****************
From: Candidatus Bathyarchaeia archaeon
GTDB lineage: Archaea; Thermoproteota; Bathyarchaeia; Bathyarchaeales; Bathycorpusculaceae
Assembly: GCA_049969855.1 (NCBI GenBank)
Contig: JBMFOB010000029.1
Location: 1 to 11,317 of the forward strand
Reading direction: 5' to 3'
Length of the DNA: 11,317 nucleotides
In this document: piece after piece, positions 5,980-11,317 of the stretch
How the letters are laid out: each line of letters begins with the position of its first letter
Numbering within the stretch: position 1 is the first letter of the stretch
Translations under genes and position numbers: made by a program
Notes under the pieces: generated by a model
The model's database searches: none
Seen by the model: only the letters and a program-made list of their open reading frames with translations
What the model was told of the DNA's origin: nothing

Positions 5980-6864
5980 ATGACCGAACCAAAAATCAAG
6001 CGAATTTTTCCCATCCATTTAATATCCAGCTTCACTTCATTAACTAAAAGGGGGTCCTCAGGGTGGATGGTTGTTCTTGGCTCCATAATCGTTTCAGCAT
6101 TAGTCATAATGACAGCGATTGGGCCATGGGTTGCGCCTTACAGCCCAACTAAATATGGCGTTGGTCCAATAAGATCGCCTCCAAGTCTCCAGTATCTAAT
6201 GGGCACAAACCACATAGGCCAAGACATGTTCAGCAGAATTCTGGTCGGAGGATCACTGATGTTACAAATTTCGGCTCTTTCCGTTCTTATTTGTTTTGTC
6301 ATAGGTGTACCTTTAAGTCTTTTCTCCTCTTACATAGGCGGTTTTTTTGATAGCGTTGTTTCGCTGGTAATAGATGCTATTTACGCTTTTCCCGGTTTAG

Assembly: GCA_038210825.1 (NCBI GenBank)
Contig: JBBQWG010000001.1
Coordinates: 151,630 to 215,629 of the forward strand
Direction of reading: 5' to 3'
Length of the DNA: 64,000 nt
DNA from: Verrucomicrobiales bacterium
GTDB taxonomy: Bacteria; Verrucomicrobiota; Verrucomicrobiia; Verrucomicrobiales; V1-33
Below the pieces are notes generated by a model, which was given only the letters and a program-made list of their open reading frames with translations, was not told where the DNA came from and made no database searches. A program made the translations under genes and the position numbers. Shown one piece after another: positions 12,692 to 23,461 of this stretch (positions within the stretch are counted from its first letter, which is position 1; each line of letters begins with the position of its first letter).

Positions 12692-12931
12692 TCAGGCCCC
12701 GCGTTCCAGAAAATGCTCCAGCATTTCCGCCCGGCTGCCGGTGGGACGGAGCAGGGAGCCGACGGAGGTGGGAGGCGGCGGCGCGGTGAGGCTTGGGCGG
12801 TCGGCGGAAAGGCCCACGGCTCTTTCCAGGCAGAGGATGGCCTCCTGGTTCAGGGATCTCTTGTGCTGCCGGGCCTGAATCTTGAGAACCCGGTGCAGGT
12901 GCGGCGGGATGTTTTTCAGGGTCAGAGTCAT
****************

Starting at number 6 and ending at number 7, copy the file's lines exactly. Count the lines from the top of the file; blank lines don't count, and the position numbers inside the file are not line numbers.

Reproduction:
Reading direction: 5' to 3'
Length of the DNA: 11,317 nucleotides